Some 100 settlers, belonging to Israel's ultranationalist Gush Emunim (Faith Bloc) on Thursday (1 December) moved into military camps on the West Bank of the Jordan.
GV PAN West Bank settlement at Beit Horon from buildings to main road
MVs Settlers unloading goods from cars and vans (2 shots)
MVs Workers putting up aluminium prefabricated huts (3 shots)
MV Woman with sleeping child
MVs Couple carrying belongings to caravan
GV Caravans at settlement
GV Demonstrators marching along road in Givron township with banners (2 shots)
MVs Demonstrators with banners confronted by soldiers guarding settlement (2 shots)
MVs Demonstrators and soldiers scuffling (3 shots)
MVs Demonstrators stage sit down while singing and waving banners (2 shots)
GV Sit down with car horns blowing
Gush Emunim members had wanted to establish 12 settlements, but the compromise agreement allowed them to set up six. Diplomatic sources in Tel Aviv said the Israel government was unlikely to authorise any more settlements for as long as the present Israeli-Egypt dialogues and meetings were continuing.
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Background: Some 100 settlers, belonging to Israel's ultranationalist Gush Emunim (Faith Bloc) on Thursday (1 December) moved into military camps on the West Bank of the Jordan. They will stay there until given permission to move into two new jewish settlements : one close to Ramallah, just north of jerusalem, and the other on the Ramallah-Lat???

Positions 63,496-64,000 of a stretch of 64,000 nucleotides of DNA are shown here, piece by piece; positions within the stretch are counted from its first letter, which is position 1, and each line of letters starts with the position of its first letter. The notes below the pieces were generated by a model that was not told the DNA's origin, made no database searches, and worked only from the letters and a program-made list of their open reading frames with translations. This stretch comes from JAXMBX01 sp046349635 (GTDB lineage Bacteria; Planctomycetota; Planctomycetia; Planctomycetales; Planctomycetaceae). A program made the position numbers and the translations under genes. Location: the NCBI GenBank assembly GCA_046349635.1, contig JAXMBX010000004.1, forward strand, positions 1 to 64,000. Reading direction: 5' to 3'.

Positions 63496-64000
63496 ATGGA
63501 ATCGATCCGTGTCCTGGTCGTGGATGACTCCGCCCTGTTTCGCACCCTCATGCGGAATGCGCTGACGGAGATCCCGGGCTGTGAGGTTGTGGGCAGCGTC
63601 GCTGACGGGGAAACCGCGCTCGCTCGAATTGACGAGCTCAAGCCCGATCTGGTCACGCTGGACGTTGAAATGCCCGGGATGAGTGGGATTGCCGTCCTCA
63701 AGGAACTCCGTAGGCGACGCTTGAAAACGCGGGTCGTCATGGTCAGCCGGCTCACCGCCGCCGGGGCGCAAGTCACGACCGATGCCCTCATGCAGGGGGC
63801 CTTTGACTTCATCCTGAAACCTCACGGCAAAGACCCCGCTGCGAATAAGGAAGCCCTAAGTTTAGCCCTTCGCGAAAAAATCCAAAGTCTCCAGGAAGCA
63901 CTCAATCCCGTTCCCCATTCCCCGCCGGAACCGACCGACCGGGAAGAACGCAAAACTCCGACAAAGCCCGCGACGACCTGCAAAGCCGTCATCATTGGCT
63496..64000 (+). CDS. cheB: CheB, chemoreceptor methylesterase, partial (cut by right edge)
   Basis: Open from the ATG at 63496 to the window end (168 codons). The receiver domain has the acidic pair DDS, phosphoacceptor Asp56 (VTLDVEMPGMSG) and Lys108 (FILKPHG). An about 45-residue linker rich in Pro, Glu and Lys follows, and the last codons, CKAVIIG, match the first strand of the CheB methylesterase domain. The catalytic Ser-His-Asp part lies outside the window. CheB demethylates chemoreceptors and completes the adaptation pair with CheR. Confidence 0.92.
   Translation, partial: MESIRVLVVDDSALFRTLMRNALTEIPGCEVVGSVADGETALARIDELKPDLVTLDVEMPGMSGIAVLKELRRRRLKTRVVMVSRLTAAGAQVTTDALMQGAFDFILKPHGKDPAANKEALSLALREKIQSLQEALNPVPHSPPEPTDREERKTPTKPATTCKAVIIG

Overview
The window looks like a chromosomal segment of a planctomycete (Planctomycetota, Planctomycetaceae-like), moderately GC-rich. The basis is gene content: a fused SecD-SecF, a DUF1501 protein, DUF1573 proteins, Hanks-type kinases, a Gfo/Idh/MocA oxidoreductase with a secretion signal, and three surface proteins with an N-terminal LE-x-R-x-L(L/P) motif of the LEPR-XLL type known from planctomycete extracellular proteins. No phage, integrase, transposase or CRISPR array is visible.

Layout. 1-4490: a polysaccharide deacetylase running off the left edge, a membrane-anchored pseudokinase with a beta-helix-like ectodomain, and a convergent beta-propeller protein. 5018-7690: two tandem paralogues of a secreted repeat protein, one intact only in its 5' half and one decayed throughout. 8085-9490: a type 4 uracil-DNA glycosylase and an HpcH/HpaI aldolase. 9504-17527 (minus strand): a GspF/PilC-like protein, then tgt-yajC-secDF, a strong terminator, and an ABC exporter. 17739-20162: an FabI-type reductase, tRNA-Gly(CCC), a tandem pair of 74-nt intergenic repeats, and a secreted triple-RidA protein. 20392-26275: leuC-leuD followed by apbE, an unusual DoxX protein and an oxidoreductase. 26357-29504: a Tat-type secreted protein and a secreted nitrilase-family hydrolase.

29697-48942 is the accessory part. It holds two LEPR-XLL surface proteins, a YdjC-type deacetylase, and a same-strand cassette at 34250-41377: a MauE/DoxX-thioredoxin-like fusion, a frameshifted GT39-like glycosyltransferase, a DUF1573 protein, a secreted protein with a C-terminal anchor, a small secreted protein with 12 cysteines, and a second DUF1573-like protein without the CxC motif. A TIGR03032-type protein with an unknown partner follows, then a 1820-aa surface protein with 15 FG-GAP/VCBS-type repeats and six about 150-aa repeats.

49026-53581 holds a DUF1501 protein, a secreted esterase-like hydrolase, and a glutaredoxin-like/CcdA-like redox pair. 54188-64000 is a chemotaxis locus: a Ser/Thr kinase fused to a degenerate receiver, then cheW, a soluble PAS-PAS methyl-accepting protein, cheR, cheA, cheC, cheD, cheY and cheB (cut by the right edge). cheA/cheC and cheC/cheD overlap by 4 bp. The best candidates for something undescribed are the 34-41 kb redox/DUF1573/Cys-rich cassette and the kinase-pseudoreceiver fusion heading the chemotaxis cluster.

SYNOPSIS: Construction work near completion at the Beit Heron settlement by the main road. It is one of the last two of six settlements built with government approval on the occupied West Bank.
Members of Gush Emunim believe the Jewish people have the right to settle in all parts of Biblical Israel. Their earlier efforts to settle in areas captured by Israel in the war of 1967 were widely criticised in the West Bank and abroad. The Israeli government reached a compromise agreement with Gush Emunim to put its members temporarily into military camps. No decision has yet been announced as to when settlers can move from the camps.
Also on Thursday about 80 Israelis who oppose the settlements demonstrated outside the new one at Givron, where the settlers had moved in under military protection.
Arab residents had not protested, out the demonstrators had turned up to press their viewpoint that Israel had to make territorial concessions to prevent another Middle East war. They traded blows in scuffles with soldiers, and some forced their way onto the site.
The protestors squatted on the ground shouting slogans and signing songs. They told the settlers it was in their hands to use the historical right to make the first steps on the road to peace.